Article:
S.R. Das Gupta, J.
1. The petitioners before us are two in number. The petitioner No. 1 has been convicted under Section 353 and Section 332, Penal Code, and sentenced to rigorous imprisonment for six months and to rigorous imprisonment for three months respectively --both the sentences to run consecutively. The petitioner No. 2 has been convicted under Section 353, Penal Code, and sentenced to pay a fine of Rs. 200/- in default to rigorous imprisonment for three months. The case was originally tried by a Magistrate, First Class, Uluberia and he found the petitioners guilty of the aforesaid charges and sentenced them asaforesaid. Against the said convictions there was an appeal to the Additional Sessions Judge of Howrah, but the appeal was dismissed except that the sentences on petitioner No. 1 were directed to run concurrently. It is against the said order of the Additional Sessions Judge that the present application in revision has been made before us.
2. The case for the prosecution against the petitioners is as follows.
3. There was a case instituted under Section 107, Criminal P. C. on 18-3-1950 against the petitioner No. 1 Maniklal Mandal and others. A search warrant was issued by the Sub-Divisional Officer, Uluberia on 20-3-1950 authorising the Officer in charge, Shyampur Police Station, to search for certain gold ornaments and documents lying in an iron safe in the house of one Narendra Nath Mondal of Naul. The said search warrant was endorsed in favour of one Someswar Bhattacharyya, Assistant Sub-Inspector of Police (P. W. 1) for execution on 21-3-1950. The said Someswar Bhattacharyya went to Naul to execute the search warrant in company with some search witnesses, and when they reached the house to Narendra Nath Mondal they called Narenda Nath Mondal and explained to him the contents of the search warrant in presence of the search witnesses. The room in question where the iron safe was to be searched was found locked and the police officer asked him to open the room. Naren Mondal thereupon made certain statements to A. S. I. and in pursuance of that statement the petitioner Manicklal and another person Jaharlal Mondal were called. The police officer explained to them the contents of the search warrant and asked them to open the room, but they refused. The Assistant Sub-Inspector of Police then proceeded to break open the padlock when the petitioner Tulsirani Mondal, wife of the petitioner Manicklal Mondal, came near him and showed him a 'katari' and threatened him. She was however persuaded to leave the place. Someswar Bhattacharyya then broke the padlock by means of a 'sapol' and entered the room after observing all the formalities of the search. He seized the iron safe and with the help of two pieces of bamboo had the same carried from, the place where it was found towards the house of one Debendranath Mondal. The labourers who were carrying the iron safe, after they had gone some distance, felt tired and were resting.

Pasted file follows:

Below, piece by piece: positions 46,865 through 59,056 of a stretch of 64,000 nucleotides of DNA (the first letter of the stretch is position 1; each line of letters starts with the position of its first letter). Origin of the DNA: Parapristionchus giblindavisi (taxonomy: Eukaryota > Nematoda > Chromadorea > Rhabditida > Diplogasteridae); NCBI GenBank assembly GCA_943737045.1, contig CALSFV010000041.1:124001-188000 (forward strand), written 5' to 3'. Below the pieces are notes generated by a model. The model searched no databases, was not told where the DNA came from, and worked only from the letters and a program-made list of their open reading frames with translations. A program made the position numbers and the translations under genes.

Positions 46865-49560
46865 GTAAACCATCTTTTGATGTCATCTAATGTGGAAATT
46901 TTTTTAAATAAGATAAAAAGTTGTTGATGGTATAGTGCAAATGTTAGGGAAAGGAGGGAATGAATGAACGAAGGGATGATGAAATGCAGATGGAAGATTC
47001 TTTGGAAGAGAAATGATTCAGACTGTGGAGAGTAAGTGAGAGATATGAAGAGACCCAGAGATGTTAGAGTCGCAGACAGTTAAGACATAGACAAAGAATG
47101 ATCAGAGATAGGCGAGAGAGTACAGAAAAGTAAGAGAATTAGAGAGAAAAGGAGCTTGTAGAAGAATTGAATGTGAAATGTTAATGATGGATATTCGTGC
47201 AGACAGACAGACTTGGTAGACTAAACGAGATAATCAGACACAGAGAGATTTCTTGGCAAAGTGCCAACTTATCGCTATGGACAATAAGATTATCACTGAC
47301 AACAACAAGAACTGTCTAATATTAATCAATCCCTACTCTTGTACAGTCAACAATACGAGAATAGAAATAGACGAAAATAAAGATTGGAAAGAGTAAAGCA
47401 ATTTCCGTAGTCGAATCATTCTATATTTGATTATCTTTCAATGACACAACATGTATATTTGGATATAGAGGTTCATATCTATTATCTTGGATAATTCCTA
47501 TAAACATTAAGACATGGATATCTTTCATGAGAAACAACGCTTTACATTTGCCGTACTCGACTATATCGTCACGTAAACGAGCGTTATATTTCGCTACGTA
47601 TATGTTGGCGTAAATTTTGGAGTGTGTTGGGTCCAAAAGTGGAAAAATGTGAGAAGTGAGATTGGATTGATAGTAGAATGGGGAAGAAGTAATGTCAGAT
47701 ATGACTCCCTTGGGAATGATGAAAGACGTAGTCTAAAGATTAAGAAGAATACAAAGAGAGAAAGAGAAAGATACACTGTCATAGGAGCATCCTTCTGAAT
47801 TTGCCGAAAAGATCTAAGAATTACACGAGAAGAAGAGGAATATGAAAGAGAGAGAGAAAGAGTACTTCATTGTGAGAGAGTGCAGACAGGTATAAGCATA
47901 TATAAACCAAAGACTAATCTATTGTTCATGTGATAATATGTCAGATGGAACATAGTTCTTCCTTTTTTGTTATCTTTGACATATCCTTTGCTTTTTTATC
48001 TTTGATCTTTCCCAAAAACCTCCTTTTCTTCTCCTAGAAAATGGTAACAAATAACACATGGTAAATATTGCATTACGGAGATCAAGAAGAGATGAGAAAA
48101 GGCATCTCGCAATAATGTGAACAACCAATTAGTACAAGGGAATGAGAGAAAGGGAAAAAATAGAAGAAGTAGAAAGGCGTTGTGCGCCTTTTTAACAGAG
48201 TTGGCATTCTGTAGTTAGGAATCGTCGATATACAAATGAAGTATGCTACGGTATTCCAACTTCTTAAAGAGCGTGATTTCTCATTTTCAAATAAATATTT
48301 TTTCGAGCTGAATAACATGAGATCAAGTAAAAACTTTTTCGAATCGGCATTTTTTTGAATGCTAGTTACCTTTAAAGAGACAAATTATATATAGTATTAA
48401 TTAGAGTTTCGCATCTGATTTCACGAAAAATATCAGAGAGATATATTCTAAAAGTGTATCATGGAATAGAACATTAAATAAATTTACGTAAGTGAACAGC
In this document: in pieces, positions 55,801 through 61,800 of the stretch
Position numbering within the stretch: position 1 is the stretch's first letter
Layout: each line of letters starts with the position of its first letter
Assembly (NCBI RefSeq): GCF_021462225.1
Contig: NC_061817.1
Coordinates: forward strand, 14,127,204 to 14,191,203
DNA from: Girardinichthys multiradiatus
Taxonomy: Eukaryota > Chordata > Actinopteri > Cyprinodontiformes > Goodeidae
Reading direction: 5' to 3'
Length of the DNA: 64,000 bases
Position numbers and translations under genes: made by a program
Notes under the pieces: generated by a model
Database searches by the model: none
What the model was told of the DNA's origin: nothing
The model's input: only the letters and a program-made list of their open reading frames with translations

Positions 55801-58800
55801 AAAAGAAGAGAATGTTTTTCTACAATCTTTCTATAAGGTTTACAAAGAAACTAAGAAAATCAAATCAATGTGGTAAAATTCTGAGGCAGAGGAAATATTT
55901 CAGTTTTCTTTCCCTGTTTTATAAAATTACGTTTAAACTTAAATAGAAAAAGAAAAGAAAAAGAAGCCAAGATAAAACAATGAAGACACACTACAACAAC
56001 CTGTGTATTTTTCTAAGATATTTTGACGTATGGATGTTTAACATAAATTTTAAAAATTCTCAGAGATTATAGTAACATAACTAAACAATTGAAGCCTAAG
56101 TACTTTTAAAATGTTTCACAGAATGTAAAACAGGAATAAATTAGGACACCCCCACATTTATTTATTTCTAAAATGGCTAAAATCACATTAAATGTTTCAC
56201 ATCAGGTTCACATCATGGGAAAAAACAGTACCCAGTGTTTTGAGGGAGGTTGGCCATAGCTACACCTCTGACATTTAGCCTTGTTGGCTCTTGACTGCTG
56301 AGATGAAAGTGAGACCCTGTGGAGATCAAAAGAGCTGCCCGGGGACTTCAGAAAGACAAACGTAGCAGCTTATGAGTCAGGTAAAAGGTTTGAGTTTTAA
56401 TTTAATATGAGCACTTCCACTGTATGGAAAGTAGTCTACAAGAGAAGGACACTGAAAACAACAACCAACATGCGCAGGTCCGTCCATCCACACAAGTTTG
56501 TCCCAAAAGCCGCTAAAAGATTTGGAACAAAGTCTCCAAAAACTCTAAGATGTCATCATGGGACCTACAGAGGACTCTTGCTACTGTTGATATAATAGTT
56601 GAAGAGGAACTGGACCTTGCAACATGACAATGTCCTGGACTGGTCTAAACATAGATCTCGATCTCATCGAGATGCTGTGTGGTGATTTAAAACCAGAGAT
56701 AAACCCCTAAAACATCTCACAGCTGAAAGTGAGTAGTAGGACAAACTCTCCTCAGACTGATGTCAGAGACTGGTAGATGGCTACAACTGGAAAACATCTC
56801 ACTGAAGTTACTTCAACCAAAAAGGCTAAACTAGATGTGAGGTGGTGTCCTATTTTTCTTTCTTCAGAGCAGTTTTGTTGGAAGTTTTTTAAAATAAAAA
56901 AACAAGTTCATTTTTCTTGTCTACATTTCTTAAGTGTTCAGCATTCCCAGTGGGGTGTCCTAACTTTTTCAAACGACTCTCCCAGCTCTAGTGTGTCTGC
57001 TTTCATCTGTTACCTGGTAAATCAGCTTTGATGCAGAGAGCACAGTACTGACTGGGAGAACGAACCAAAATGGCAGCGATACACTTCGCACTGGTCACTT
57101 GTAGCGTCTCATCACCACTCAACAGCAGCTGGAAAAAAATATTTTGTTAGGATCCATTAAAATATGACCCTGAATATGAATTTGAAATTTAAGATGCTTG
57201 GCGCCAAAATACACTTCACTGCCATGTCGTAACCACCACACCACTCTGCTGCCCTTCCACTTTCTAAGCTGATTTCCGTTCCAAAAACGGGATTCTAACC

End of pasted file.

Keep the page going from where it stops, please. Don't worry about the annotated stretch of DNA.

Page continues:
It was then that the accused Manicklal Mondal suddenly came up to the spot, took the piece of bamboo and attacked the Officer Someswar Bhattacharyya with the same. The petitioner No. 2 Tulsirani Mondal also came up in the meantime to the place of occurrence with a 'Sapol' and she made it over to her husband Manicklal Mondal. The other accused Jaharlal Mondal came there with a 'ballam' to attack the complainant. There was a scuffle and ultimately Manicklal was overpowered and arrested. On these facts the petitioners had been charged under the sections to which I have referred, and they were found guilty and convicted as aforesaid.